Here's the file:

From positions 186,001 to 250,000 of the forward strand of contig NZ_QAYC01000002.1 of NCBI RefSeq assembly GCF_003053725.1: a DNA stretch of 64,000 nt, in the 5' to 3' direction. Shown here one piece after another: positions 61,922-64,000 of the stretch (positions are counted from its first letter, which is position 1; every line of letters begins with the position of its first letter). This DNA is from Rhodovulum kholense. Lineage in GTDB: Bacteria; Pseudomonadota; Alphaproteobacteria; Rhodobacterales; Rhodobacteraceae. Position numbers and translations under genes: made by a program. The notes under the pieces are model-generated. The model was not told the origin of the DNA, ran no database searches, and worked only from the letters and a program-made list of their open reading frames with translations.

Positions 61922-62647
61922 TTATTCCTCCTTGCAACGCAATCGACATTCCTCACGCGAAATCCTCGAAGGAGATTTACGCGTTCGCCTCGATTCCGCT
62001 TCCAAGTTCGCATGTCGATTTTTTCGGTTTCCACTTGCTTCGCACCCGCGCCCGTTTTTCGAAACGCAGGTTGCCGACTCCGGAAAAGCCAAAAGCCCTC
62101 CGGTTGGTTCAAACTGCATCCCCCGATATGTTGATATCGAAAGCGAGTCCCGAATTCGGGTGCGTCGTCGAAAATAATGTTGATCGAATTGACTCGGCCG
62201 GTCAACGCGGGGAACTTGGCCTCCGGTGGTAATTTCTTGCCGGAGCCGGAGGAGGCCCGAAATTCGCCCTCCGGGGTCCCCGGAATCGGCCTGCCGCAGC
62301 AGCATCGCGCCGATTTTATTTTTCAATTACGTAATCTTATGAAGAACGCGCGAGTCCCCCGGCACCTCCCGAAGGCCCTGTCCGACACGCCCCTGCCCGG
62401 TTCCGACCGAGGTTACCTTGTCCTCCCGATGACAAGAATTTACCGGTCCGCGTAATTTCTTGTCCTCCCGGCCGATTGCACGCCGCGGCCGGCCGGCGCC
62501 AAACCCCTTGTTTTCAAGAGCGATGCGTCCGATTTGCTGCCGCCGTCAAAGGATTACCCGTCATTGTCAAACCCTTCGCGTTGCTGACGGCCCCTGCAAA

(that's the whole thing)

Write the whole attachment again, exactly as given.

From positions 186,001 to 250,000 of the forward strand of contig NZ_QAYC01000002.1 of NCBI RefSeq assembly GCF_003053725.1: a DNA stretch of 64,000 nt, in the 5' to 3' direction. Shown here one piece after another: positions 61,922-64,000 of the stretch (positions are counted from its first letter, which is position 1; every line of letters begins with the position of its first letter). This DNA is from Rhodovulum kholense. Lineage in GTDB: Bacteria; Pseudomonadota; Alphaproteobacteria; Rhodobacterales; Rhodobacteraceae. Position numbers and translations under genes: made by a program. The notes under the pieces are model-generated. The model was not told the origin of the DNA, ran no database searches, and worked only from the letters and a program-made list of their open reading frames with translations.

Positions 61922-62647
61922 TTATTCCTCCTTGCAACGCAATCGACATTCCTCACGCGAAATCCTCGAAGGAGATTTACGCGTTCGCCTCGATTCCGCT
62001 TCCAAGTTCGCATGTCGATTTTTTCGGTTTCCACTTGCTTCGCACCCGCGCCCGTTTTTCGAAACGCAGGTTGCCGACTCCGGAAAAGCCAAAAGCCCTC
62101 CGGTTGGTTCAAACTGCATCCCCCGATATGTTGATATCGAAAGCGAGTCCCGAATTCGGGTGCGTCGTCGAAAATAATGTTGATCGAATTGACTCGGCCG
62201 GTCAACGCGGGGAACTTGGCCTCCGGTGGTAATTTCTTGCCGGAGCCGGAGGAGGCCCGAAATTCGCCCTCCGGGGTCCCCGGAATCGGCCTGCCGCAGC
62301 AGCATCGCGCCGATTTTATTTTTCAATTACGTAATCTTATGAAGAACGCGCGAGTCCCCCGGCACCTCCCGAAGGCCCTGTCCGACACGCCCCTGCCCGG
62401 TTCCGACCGAGGTTACCTTGTCCTCCCGATGACAAGAATTTACCGGTCCGCGTAATTTCTTGTCCTCCCGGCCGATTGCACGCCGCGGCCGGCCGGCGCC
62501 AAACCCCTTGTTTTCAAGAGCGATGCGTCCGATTTGCTGCCGCCGTCAAAGGATTACCCGTCATTGTCAAACCCTTCGCGTTGCTGACGGCCCCTGCAAA